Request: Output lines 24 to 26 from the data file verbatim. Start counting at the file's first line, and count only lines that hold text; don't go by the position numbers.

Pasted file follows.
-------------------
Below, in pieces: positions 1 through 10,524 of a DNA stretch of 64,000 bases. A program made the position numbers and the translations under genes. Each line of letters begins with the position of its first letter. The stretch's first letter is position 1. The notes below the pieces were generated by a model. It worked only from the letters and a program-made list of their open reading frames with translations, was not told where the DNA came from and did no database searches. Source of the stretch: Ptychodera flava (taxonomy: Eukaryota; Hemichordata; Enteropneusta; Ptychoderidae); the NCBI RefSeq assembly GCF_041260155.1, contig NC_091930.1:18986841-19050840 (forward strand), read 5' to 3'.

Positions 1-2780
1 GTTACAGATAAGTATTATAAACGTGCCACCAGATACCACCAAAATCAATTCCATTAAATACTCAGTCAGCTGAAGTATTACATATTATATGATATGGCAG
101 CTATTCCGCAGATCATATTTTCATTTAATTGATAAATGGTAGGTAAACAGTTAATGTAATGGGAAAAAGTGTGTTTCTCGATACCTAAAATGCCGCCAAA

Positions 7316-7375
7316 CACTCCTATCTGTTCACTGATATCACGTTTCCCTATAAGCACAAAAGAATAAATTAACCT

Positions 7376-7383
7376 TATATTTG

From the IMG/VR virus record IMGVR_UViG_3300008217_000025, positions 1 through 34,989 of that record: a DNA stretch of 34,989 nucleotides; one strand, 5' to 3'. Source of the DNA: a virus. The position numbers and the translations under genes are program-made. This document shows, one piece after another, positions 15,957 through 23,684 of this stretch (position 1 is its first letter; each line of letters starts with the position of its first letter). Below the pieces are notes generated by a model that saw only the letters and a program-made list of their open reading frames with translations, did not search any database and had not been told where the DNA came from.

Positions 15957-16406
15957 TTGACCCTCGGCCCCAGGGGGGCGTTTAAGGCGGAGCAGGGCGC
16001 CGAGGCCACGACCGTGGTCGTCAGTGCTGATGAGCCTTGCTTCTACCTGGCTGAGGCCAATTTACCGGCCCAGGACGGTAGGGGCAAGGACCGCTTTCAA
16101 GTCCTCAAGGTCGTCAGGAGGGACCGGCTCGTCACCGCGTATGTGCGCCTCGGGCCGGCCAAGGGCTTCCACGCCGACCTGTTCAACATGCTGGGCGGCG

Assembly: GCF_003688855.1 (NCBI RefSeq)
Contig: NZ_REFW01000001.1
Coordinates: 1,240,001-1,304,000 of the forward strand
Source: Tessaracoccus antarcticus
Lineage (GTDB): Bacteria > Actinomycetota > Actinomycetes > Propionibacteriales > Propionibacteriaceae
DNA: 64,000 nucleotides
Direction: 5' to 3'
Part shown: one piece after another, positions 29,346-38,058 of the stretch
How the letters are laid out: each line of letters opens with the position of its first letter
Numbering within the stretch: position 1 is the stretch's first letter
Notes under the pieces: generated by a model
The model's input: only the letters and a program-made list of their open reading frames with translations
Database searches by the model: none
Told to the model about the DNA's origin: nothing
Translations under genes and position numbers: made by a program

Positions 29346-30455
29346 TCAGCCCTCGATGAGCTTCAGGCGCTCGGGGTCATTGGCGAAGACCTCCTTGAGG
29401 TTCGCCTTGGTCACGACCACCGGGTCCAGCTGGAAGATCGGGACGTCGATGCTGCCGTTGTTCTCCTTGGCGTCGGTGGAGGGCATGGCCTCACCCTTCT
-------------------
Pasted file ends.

Notes under the pieces: generated by a model
The model's input: only the letters and a program-made list of their open reading frames with translations
Database searches by the model: none